What heightens the caviar experience is the price of those little gray or black sturgeon eggs.
Links to dancing venues and calendars for the Washington, D.C. area.
Midlife "first dates"
Did she fall in love with the man or the waltz?
Also related: jive, hustle, hand-dancing.
All the dancing your feet can take
Choosing a school of dance
Contra, English country, international, Irish, Israeli, Scandinavian, Scottish
The big ones, with dirty stems
"A rich, varied, and highly rewarding collection," says Joyce Carol Oates
Ceilis (Irish dancing)
Medical mysteries, patient stories, and practical links
John Travolta played the boy in the movie. The real story ended far differently.
Thin little Marian had a cholesterol problem most people have never heard of.
You've probably never heard of this national research hospital and clinic. But someone you know may be able to benefit from it directly and all of us do, indirectly.
Understanding the Affordable Care Act (ACA) and the debate on health care reform. Avoiding medical errors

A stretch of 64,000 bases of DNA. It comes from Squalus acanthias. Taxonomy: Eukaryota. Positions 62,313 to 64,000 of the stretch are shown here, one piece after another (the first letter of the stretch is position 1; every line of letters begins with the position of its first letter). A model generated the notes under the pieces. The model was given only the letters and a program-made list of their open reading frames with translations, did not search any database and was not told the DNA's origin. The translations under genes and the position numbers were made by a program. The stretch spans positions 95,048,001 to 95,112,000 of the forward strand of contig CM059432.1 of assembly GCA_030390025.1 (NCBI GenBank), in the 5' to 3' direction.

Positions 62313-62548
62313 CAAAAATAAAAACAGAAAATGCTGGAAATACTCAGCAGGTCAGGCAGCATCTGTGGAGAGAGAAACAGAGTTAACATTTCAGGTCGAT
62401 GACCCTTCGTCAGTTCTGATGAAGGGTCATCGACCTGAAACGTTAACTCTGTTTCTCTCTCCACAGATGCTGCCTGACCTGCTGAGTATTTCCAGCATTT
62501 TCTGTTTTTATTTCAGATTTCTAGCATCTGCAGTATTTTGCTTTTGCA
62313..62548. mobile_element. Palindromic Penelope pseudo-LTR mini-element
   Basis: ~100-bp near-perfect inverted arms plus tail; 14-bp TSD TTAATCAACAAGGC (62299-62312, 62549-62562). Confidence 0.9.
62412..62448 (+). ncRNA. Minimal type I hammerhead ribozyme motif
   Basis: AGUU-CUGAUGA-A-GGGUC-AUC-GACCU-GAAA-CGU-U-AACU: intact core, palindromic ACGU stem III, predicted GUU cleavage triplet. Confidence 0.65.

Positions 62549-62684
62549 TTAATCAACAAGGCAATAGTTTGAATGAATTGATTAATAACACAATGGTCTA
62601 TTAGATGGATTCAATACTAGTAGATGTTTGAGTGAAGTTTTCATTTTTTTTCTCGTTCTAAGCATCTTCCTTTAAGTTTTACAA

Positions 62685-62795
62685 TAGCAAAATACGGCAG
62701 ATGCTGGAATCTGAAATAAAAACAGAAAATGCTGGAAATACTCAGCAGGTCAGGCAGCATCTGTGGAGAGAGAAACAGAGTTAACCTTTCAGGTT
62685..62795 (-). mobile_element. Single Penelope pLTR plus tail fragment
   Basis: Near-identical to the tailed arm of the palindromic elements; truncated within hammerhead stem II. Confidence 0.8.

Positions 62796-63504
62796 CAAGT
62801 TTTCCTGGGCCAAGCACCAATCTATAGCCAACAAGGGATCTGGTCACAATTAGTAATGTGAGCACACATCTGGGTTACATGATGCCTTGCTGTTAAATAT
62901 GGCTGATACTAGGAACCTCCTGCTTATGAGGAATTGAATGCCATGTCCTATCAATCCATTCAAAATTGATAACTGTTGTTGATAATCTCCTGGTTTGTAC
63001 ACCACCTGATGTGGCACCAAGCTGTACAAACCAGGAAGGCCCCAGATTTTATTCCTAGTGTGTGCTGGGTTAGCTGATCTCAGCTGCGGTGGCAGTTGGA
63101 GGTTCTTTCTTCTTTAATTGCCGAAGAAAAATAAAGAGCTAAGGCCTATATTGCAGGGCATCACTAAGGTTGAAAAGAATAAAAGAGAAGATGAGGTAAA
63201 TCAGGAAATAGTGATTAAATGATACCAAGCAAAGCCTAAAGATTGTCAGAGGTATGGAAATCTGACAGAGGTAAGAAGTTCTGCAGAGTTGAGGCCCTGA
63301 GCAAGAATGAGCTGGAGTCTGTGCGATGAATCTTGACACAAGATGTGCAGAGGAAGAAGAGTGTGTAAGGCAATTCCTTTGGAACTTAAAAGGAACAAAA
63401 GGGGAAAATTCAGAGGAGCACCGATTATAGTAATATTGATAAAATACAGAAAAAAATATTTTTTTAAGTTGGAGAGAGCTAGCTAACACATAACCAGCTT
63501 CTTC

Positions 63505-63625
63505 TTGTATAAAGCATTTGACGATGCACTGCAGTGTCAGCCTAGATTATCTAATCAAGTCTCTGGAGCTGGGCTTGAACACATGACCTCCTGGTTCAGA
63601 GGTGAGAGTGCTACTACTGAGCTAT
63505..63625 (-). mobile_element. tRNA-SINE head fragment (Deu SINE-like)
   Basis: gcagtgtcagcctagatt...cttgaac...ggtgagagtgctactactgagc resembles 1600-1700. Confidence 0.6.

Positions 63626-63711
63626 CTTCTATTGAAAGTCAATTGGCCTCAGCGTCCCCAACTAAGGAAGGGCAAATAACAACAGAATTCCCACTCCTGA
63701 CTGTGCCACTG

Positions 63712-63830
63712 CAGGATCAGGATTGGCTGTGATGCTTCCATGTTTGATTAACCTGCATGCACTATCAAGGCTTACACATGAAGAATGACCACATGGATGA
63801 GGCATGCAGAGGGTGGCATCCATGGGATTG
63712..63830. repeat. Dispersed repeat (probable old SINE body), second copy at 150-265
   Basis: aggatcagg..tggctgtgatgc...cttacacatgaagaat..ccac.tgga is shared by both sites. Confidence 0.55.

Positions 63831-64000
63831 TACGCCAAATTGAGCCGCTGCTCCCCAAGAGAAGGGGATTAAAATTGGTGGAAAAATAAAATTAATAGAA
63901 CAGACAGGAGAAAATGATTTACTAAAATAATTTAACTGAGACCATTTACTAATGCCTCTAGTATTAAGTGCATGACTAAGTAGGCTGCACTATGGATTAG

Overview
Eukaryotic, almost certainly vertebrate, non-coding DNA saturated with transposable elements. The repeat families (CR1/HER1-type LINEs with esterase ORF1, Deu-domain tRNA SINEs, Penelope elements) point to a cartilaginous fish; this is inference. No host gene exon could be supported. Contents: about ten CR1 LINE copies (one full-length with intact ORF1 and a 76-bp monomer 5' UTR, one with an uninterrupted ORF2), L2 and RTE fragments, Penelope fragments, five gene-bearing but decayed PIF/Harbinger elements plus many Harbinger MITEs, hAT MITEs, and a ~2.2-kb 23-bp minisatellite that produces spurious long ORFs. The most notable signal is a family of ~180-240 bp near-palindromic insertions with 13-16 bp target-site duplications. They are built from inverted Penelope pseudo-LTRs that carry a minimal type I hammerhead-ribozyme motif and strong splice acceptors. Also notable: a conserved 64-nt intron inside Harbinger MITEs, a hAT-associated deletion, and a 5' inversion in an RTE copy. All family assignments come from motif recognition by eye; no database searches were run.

Dying, mourning, and other inevitable events
"This remarkable collection, coming from personal experience and wide reading, will help many find the potential of growth through loss." --Dame Cicely Saunders, founder of the hospice movement
For those dying, for caregivers, and for the bereaved
Listen to samples of popular songs and music
Girls and science
Cool science sites
Best practices for teaching science--to strengthen the science workforce.
Some links and a selection
Practical matters
Identify children's learning styles and improve their ability to learn.
Six weeks to hassle-free homework.
Why parents should be concerned.
Public speaking is a craft, not an art. It can be learned.
Can you wash it if it says "dry clean"?
Fact vs. fantasy
One woman's story.
Don't focus on the fabric.
Organizational histories
A frank history of the Young Presidents' Organization.
The little lift truck that could — a story of brilliant marketing in America's heartland.
Online Shopping
Best places to shop online